The Impact of caloric preloading on attempts at food and eating-related thought suppression in restrained and unrestrained eaters




The current study examined the impact of dietary restraint and caloric preload on thought suppression in a sample of 64 college females classified as either restrained or unrestrained eaters.


Participants engaged in a 60-min laboratory session. One half of the participants were preloaded with a high-calorie milkshake and all participants were randomly assigned to a food and eating-related thought suppression condition or a no suppression control condition. Food-related thoughts were assessed with a digital counter and verbal references to food were tracked with an audio recorder.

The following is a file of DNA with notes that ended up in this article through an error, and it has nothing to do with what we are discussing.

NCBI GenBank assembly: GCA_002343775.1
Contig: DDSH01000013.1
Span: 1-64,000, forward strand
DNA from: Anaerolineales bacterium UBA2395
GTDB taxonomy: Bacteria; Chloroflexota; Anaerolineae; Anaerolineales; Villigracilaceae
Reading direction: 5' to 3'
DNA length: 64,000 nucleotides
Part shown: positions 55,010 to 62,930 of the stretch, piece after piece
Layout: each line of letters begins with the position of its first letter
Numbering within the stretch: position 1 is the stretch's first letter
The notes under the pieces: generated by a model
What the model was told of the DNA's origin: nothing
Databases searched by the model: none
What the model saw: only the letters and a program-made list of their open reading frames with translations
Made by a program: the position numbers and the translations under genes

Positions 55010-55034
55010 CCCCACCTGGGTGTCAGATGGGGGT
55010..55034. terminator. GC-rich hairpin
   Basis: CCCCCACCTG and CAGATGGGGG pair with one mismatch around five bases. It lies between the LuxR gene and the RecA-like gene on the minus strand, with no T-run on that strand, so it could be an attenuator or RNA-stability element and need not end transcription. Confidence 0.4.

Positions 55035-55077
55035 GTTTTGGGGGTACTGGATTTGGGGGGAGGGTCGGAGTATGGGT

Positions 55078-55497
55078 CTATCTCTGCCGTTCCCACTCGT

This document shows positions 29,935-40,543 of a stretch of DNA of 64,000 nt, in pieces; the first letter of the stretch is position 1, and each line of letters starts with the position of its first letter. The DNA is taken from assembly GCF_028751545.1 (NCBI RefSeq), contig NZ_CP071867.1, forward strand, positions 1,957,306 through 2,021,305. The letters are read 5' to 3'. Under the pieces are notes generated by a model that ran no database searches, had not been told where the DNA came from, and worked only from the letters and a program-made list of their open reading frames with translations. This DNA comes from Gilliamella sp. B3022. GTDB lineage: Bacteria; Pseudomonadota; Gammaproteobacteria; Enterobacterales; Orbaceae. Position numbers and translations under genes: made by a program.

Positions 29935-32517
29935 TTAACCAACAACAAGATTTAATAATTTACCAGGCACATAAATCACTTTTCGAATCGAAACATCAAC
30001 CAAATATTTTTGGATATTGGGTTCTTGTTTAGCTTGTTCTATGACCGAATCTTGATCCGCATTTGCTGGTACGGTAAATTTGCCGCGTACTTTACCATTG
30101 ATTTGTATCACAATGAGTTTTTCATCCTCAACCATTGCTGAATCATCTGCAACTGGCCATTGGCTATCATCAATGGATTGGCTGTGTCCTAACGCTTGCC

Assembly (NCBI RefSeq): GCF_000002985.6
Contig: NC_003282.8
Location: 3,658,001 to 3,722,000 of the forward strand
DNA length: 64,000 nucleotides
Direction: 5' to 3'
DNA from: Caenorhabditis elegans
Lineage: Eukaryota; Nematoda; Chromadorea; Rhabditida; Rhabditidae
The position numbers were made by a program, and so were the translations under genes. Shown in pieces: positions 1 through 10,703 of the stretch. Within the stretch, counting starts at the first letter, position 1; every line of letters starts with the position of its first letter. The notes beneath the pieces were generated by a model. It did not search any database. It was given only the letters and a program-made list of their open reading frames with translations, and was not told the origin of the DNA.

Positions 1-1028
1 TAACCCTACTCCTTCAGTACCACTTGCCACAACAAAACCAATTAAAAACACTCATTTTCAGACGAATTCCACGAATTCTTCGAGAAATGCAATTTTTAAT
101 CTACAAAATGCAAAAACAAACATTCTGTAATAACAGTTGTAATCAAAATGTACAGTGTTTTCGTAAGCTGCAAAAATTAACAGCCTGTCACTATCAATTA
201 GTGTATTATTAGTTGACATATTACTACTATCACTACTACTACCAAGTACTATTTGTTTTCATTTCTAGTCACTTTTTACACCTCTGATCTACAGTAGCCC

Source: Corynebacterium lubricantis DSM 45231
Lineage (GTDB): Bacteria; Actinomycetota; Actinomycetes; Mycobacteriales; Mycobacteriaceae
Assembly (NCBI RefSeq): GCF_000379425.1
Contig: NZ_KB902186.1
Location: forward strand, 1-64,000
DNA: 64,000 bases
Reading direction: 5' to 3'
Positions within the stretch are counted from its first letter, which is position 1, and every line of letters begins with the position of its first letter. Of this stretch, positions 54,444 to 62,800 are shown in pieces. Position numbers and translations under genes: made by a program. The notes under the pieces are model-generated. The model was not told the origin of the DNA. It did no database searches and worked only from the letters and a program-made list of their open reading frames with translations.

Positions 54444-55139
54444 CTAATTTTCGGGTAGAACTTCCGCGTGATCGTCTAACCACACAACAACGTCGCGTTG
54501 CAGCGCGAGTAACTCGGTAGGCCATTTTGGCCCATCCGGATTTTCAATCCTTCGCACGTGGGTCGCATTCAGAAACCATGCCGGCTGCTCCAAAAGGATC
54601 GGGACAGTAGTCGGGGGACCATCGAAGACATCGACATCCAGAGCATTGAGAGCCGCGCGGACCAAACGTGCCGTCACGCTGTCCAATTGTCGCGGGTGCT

Restrained participants instructed to suppress food-related thoughts demonstrated significantly more food and eating-related thoughts than unrestrained participants. Preloading was associated with an increase in the frequency of indirect mentions to food and eating.


Although the hypothesized “rebound” effect did not occur for any study groups, these findings indicate that both restraint status and preloading impact food and eating-related thoughts. © 2005 by Wiley Periodicals, Inc.